Ever been over at a friend's place, admiring their carefully curated bookshelf and perfectly aligned knickknacks, only to rest your eyes upon a small bundle of...dead plants? I have. I wasn't sure if I should point it out in case it was a pile of weeds pulled from the back garden that she forgot to properly throw out—so I politely ignored.
But upon returning home and doing a little research, I found that those bits of dried up shrubbery were not only intentional, they served a purpose. I had been indirectly introduced to the world of smudge sticks, and I liked the way it sounded!
Smudge sticks are a bundle of herbs, traditionally sage, that are burned and wafted around a space to purify and cleanse it of negative energy. While many cultures practice burning incense (the Roman Catholic Church is partial to frankincense), smudge sticks originate from Native American and other indigenous cultures.
Sage, specifically, is a popular smudge stick ingredient for its healing properties. In fact, Salvia, its botanical name, stems from the Latin word salvere, "to heal." Other plants burned to drive away negative energies include juniper, lavender, sweetgrass, tobacco, and cedar—each with their own specific purpose.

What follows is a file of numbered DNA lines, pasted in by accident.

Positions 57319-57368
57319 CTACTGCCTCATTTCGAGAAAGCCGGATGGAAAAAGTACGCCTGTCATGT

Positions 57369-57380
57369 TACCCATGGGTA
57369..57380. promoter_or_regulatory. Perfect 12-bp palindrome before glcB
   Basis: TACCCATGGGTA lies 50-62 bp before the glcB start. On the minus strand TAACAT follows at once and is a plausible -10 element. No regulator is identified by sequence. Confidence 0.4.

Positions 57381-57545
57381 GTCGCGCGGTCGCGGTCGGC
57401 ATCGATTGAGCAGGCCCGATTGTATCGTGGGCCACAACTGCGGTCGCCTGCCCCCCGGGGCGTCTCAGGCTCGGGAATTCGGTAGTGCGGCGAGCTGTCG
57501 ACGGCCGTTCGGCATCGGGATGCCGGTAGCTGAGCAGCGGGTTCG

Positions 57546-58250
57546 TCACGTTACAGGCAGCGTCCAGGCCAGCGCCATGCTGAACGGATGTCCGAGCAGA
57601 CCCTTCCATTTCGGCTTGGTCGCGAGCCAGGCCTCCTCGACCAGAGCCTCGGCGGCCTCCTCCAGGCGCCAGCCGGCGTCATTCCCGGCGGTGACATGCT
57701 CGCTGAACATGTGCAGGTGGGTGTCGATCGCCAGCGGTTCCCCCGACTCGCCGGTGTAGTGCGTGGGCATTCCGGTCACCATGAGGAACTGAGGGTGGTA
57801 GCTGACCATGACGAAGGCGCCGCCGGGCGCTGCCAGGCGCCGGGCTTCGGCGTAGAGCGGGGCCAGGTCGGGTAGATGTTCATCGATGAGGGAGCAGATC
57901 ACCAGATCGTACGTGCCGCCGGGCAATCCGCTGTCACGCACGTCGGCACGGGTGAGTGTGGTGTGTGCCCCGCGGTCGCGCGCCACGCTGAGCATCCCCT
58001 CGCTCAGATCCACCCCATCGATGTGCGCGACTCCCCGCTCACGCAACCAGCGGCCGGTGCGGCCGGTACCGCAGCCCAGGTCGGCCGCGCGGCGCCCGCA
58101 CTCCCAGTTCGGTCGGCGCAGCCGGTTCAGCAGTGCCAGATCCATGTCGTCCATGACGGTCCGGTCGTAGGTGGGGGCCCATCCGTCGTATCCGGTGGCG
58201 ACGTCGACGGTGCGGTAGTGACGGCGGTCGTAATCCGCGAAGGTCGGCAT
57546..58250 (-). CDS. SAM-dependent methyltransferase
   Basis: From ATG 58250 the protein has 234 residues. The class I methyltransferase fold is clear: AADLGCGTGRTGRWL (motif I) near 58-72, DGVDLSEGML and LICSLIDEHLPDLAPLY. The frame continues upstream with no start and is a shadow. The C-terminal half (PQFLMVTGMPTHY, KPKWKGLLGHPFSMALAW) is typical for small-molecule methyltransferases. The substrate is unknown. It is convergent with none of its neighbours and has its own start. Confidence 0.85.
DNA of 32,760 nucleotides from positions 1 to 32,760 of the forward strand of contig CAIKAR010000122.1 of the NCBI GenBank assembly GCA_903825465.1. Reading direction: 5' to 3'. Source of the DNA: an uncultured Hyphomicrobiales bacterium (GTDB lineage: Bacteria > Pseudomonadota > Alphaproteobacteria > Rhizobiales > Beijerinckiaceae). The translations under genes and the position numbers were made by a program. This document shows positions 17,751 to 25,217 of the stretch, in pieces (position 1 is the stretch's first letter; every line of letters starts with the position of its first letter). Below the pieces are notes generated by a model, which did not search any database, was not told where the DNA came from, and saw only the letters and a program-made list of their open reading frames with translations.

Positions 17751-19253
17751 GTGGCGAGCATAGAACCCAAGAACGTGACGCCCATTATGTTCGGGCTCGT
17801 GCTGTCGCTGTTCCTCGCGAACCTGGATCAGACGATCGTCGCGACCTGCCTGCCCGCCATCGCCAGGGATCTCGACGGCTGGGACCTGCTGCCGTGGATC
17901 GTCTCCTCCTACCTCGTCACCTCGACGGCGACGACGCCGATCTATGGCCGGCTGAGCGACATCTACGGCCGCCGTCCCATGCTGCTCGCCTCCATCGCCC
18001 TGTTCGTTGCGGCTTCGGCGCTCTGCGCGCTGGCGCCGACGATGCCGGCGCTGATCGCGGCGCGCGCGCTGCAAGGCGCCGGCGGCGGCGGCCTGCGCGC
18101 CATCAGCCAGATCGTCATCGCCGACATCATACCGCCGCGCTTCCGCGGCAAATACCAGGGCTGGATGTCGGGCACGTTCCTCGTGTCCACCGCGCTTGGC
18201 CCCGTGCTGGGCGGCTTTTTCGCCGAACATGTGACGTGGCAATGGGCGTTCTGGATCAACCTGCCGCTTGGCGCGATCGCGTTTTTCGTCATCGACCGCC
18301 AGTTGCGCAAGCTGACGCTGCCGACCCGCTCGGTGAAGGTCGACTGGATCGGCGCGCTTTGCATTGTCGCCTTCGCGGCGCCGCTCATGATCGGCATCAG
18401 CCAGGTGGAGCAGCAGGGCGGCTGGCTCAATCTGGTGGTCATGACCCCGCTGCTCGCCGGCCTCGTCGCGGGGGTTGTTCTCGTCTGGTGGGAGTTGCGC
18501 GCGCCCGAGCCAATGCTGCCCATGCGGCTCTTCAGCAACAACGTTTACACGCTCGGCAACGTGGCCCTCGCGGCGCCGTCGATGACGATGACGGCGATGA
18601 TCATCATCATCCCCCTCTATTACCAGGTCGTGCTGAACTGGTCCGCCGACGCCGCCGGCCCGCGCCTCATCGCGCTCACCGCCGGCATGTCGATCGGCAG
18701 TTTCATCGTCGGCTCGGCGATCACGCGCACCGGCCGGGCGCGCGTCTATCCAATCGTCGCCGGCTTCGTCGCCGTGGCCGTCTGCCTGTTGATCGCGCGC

So how exactly does one smudge? It's simple!
- Open all the windows and doors so the smoke (and negative energy) has an escape route.
- Light the smudge stick—preferably with a candle, as the herbs may take some time to ignite.
- Once the smudge stick is lit, blow out the flames so that it begins to smolder.
- Starting in the center of the space and moving counter-clockwise, walk around the room with the stick, being sure to get into the corners of each room and focusing on any areas that seem especially dark.
- If you want to fully partake in the spiritual side of smudging, set your intentions as you cleanse the space, concentrating on positive thoughts and performing the ritual with reverence and love.
- When you are done, put out the smudge stick on a dish or in a bowl of sand, and be sure that the smudge stick it is fully extinguished (important!).
The perfect time to begin smudging? The beginning of spring (or, right now in the Northern Hemisphere)—so open up the windows on the first warm days of the season and clear out any lingering negative winter air. Below, we've rounded up our top picks to get you started.